Netflix Defenders Teaser Image

There were a lot of easter eggs packed into “Iron Fist,” truly painting the landscape that the “Defenders” will have to unite for. Joy Meachum used Jessica Jones as part of a corporate blackmail scheme to keep control of Rand Industries, Gao made mention of Daredevil and Luke Cage, Danny ended up actually borrowing a bullet-riddled tee belonging to Luke from Claire, and we even saw the Bride of Nine Spiders as one of the Immortal Weapons.

Jeryn Hogarth also crossed over from “Jessica Jones” to help our hero regain his stake in his family’s business, while Danny also dealt with Karen Page to help build his company’s image in the press. Overall, all the dots started connecting for Netflix’s street-level heroes, as they get set to encounter Stick and what we can assume to be, a bigger feud with the Hand. The biggest fanboy moment though, would have to be when we saw a previous Iron Fist donning the classic costume to defend the gateway to K’un Lun.


Iron Fist

The soundtrack to “Luke Cage” set the bar high for Netlifx. It brought a distinct character and personality to the show, as well as breathed life into Harlem. Here, that feeling wasn’t recaptured. These opening credits promised so much with a theme that felt like it was scored by Daft Punk, so to see the series flop like that in terms of sound was thoroughly disappointing. Every now and then, Danny would put on some old-school rap, which was what he was listening to when his plane crashed, but sadly, this wasn’t played up more. It was odd given that it helped sooth his soul.

The show featured Anderson Paak’s “Come Down,” as well as music from the likes of Run The Jewels, Vince Staples, Outkast and Killah Priest to jumpstart it in intervals, but other than those, Trevor Morris’ compositions failed to resonate. It’s not that they were bad, but that they weren’t prominently used. Deploying the tracks sparingly hurt the series because when you heard them, you could feel Danny’s struggle to reclaim his birthright and connect with him.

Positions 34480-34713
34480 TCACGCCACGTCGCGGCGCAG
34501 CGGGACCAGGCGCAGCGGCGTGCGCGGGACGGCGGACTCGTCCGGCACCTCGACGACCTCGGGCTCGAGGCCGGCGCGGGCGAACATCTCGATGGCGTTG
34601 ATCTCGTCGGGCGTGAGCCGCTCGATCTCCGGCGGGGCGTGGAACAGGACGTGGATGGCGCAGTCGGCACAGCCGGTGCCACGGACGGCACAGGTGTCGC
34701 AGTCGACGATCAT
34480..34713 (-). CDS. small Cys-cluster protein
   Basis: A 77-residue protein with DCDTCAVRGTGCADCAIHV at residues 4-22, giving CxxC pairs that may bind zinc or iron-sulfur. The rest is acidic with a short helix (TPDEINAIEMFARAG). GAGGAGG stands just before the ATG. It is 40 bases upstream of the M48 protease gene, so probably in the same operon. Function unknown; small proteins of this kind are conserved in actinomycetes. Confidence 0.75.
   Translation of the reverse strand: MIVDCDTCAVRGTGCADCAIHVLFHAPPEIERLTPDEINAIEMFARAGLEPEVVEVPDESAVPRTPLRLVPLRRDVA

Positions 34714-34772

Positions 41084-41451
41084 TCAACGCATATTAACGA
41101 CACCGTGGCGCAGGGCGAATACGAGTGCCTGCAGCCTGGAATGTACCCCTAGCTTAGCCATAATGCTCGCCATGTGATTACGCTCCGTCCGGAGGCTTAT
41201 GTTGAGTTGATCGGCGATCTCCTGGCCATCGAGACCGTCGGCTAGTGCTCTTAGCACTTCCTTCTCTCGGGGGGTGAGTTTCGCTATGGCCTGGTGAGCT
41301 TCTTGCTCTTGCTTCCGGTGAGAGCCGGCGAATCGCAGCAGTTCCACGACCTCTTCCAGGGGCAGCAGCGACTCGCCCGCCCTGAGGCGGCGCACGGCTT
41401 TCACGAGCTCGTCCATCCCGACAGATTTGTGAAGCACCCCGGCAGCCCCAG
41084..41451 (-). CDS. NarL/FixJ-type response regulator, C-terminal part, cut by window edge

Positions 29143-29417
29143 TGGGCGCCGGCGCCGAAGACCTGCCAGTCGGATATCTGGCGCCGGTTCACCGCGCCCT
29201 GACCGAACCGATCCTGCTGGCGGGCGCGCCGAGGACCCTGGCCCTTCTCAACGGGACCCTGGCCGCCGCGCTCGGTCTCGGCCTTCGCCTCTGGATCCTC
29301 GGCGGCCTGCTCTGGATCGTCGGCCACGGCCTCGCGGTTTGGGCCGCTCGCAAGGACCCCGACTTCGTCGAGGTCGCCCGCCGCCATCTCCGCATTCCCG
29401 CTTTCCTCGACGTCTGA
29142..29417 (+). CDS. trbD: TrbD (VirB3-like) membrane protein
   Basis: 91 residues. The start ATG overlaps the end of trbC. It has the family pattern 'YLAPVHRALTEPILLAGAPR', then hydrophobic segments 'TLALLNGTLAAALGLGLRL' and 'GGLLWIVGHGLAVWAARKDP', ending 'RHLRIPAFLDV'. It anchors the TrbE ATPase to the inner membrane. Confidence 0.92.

Iron Fist Danny promo image

One of the impressive things about the show was how it portrayed Danny as being selfless. Early on, he made it clear he was not about the money, and he simply came back to reconnect with the Meachums, his childhood friends, as family. Even when he got back into the corporate game, you could see he cared for Colleen’s students, that he wanted to sacrifice company profit to ensure the poor could afford medication, and this generosity was further compounded when he threw his company’s reputation on the line in environmental lawsuits and drug links.

Danny was all about helping people through their struggles, which is something we didn’t see much of with Bruce Wayne or Tony Stark in movie depictions on a person to person level. This was a more intimate good-samaritan scenario, and he was much more giving than the other heroes we saw in New York on Netflix also. With Ward Meachum redeeming himself at the end to run Rand Industries, it was clear Danny’s altruism rubbed off on him. Despite Danny’s personal demons, K’un Lun definitely taught him to put others first.


Iron Fist using practice sword in Colleen's dojo

The writing and dialogue throughout the series felt very weak. The plot ended up being decent, but when it came to stripping it down into individual episodes, showrunner Scott Buck (“Dexter”) and his team of writers produced material that felt more like network television than Netflix. He had directors like RZA (“The Man with the Iron Fists”) and Kevin Tancharoen (“Agents of S.H.I.E.L.D.,” “Mortal Kombat: Legacy,” and all DC’s television shows), but there was still a certain flair missing which we were familiar with on “Daredevil.”

The cast had cheesy lines and the show’s tone felt so inconsistent, not sure when to be campy or when to go bleak and dark. The pacing was off at times, and honestly, it only picked up with about four episodes to go. A lot of the earlier material felt like filler, which was a problem “Jessica Jones” and “Luke Cage” ran into, and it’s something Netflix needs to remedy. Having a good plot is one thing, but not being able to strip it down into smaller pieces could detract from the overall picture.


Iron Fist Harold Meachum